Haiti Libre acknowledges that ‘the situation round the residence of the former President is very tense and the risk of social explosion is real’.
Aristide: A Controversial Figure
Aristide was elected President in 1991. Aristide was the central figure in the Lavalas movement which brought together church groups, political and peasant groups, and trade unions, and which drew much of its support from poorer marginalised sections of Haitian society, particularly in urban areas.
Aristide came to power promising to redistribute wealth as well as to stamp out the corruption of the predatory state. He was seen as somebody who was ready, willing and able to champion the needs of the poor
The rise of the Lavalas movement and the election of Aristide was supposed to signify a break with the legacy of Duvalierism. Alex Dupuy wrote in his 1997 book Haiti in the New World Order that Aristide emerged ‘as the single most important symbol of resistance to the ignominious, larcenous and barbaric neo-Duvalierist dictatorships’ that had followed the regime of Jean-Claude ‘Baby Doc’ Duvalier.
Aristide’s government was seen as a break with the narrative of greed and exploitation that has historically characterised Haitian politics. This narrative has seen presidents, politicians and senior members of the military amass significant personal fortunes by ‘leaching’ off the state.
Aristide’s programme brought him into conflict with variously the army (who he disbanded in 1995), the Catholic Church (who did not approve of Liberation Theology and who saw in Aristide’s speeches implied criticism that they had been complicit in keeping the poor oppressed because of a willingness to compromise with a succession of oppressive dictatorships), the United States (who were uncomfortable with Aristide’s anti-imperialist rhetoric and supposedly socialist leanings), and the Haitian political and business elite.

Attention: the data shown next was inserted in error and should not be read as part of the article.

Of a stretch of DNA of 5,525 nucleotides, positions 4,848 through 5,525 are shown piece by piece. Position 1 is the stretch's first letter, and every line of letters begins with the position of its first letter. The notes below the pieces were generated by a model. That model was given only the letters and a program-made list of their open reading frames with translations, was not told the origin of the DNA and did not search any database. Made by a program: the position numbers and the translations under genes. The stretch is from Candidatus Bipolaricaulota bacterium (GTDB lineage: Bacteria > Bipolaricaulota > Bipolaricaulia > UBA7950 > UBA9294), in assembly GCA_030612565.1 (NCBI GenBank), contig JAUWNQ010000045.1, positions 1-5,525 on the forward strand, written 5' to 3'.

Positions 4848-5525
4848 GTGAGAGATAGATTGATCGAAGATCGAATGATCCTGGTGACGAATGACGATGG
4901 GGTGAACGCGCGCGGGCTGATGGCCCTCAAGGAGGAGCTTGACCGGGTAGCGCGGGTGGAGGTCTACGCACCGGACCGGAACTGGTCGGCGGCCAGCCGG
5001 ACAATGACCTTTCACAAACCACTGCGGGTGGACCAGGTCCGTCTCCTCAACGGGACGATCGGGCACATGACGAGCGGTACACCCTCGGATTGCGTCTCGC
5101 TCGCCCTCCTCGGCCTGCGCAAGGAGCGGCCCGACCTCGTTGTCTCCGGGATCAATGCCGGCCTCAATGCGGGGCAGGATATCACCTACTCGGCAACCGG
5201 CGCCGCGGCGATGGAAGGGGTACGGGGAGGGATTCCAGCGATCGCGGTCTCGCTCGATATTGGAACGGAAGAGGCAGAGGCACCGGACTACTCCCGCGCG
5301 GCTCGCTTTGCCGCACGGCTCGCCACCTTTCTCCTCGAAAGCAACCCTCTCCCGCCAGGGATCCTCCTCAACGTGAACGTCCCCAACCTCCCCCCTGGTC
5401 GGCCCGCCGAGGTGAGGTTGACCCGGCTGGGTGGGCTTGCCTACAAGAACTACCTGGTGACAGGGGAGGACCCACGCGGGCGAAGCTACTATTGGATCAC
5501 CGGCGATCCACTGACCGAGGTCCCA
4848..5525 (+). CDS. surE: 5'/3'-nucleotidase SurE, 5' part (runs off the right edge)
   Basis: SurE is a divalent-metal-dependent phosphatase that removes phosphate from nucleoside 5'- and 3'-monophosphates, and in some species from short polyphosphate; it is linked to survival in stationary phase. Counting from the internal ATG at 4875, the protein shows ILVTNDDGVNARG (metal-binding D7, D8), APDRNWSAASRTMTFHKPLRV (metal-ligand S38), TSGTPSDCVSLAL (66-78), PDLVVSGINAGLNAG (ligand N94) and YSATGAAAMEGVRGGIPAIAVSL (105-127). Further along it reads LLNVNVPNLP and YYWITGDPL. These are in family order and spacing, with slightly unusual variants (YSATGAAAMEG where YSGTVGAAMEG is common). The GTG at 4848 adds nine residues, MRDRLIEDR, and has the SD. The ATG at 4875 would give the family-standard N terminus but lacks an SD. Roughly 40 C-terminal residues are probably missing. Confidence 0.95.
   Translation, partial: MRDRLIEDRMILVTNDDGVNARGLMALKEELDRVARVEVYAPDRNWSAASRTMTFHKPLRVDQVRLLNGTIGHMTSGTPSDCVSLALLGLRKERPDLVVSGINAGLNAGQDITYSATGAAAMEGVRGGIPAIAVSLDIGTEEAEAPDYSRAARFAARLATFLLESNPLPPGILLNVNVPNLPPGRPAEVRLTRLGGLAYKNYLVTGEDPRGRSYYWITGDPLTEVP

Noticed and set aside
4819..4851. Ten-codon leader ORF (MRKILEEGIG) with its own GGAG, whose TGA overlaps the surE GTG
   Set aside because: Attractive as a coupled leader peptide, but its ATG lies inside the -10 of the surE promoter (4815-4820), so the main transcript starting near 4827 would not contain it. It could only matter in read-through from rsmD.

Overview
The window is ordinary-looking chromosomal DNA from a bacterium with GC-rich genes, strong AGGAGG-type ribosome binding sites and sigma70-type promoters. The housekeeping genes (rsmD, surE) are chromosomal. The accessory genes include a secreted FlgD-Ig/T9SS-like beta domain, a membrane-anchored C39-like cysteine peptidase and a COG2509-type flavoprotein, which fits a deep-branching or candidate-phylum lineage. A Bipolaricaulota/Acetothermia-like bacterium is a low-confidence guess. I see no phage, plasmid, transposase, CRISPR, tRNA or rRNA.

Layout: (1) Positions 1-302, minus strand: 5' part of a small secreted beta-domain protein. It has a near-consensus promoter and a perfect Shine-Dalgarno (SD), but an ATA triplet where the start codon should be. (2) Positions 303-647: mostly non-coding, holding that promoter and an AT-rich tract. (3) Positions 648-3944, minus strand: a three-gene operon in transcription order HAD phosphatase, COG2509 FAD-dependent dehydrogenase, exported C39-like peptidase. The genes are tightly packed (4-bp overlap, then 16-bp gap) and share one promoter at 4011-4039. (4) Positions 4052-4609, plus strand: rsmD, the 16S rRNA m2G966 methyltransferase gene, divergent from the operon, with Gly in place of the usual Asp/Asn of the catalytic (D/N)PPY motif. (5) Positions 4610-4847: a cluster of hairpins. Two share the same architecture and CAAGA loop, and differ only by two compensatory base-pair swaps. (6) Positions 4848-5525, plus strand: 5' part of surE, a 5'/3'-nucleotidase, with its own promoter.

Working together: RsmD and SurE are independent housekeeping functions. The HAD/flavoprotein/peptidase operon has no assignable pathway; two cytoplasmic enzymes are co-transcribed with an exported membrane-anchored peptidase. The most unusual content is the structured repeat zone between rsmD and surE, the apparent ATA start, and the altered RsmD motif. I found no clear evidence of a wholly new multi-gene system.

These conflicts saw Aristide ousted in September 1991, seven months after his inauguration, and his replacement by a military junta led by Raoul Cédras. Aristide was able to return to Haiti in 1994 to serve out the remainder of his term as president after the United Nations and the US government of Bill Clinton brokered a deal. Aristide was re-elected president in 2000 (in an election boycotted by opposition parties) only then to be forced out of office again in 2004 by an insurgency carried out by former members of the army.
Aristide had returned to Haiti in 2011 after spending seven years in exile in South Africa. Since then he has kept a relatively low profile, though it is clear that he retains considerable support among the poor. For them, as BBC journalist Andy Gallacher has noted, he remains ‘a potent symbol of democracy’.
The presence on Haitian soil of both Aristide and Baby Doc certainly complicates Haiti’s political scene.
Though Aristide has claimed that he is not looking for a political role, it is clear that he is still a very significant figure, one that could pose a serious challenge to the current government.
If Bélizaire does succeed in having Aristide arrested and bringing him to trial, the potential for unrest among Aristide’s considerable support base will only increase.